HIGHTOWER: The Pro-Business Ticket
When he named Sen. Joseph Lieberman to be his running mate, Al Gore portrayed the choice as a "bold" move, and it certainly is symbolically significant that he put the first Jewish American on a national ticket. Symbolism aside, though, Sen. Lieberman's idea of boldness is occasionally to wear a plaid shirt--this guy is strictly cut from corporate cloth, and he's not about to do anything to upset business as usual in Washington.
Indeed, when Gore recently had a momentary outbreak of mild populist rhetoric, pointing out that the pharmaceutical and insurance giants are greedy for opposing Medicare coverage of prescription drugs, Bold Joe jumped forth to assure Wall Street that it need not fear Al's bark. "There is no rational reason why the markets should be in any way adversely affected by the positions and policies and programs of the Gore-Lieberman ticket," he cooed to the Wall Street Journal. "Political rallies tend not to be places for extremely thoughtful argument," he said with a wink, adding, "you have some rhetorical flourishes."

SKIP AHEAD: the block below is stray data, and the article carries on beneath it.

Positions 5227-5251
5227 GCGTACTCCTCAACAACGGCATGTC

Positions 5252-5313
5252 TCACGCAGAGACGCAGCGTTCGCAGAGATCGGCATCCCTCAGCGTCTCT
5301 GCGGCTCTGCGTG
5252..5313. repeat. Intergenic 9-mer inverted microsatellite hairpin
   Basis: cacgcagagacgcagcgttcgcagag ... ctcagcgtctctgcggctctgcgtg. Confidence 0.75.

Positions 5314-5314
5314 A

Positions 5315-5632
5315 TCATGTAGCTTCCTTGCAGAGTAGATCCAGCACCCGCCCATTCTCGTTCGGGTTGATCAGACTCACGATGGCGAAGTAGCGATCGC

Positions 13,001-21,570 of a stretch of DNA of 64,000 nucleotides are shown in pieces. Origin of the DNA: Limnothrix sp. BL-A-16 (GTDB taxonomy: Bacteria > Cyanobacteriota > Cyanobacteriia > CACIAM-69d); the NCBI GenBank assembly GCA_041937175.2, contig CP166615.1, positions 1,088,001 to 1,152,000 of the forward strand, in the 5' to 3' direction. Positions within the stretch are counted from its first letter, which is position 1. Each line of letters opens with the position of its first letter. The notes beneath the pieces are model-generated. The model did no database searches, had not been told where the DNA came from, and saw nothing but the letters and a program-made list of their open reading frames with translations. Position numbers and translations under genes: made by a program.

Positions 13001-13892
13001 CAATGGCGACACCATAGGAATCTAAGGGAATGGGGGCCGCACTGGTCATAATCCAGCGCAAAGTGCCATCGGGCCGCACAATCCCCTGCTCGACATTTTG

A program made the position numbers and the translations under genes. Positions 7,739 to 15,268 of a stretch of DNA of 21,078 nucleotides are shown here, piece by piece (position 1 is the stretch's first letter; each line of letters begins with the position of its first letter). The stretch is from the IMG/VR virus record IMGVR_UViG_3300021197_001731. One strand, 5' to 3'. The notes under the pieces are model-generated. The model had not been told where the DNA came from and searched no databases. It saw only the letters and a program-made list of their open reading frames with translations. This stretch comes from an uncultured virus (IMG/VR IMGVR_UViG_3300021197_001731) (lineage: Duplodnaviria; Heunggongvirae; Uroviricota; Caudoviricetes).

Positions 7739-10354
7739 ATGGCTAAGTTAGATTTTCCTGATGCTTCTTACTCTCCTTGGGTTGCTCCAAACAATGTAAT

To soothe the hurt feelings of industry executives, Lieberman tossed them a couple of bon bons, praising drug makers for having "enabled all of us to lead better lives," and pledging to put more federal money into pharmaceutical research. Nothing like taxpayer cash to make a political boo boo all better.
Speaking of cash, Lieberman has taken plenty of it from corporate favor-seekers. In addition to running for vice president, he's also up for re-election to the senate, and so far he's taken $265,000 from pharmaceutical and insurance companies. "There's a natural connection between the industries and me," he says shamelessly. If corporate power had any further qualms about Gore-Lieberman getting out of line, Joe ended any doubt by declaring flatly that "this is a pro-growth, pro-business ticket."
This is Jim Hightower saying . . . So much for boldness on the part of these "Democrats."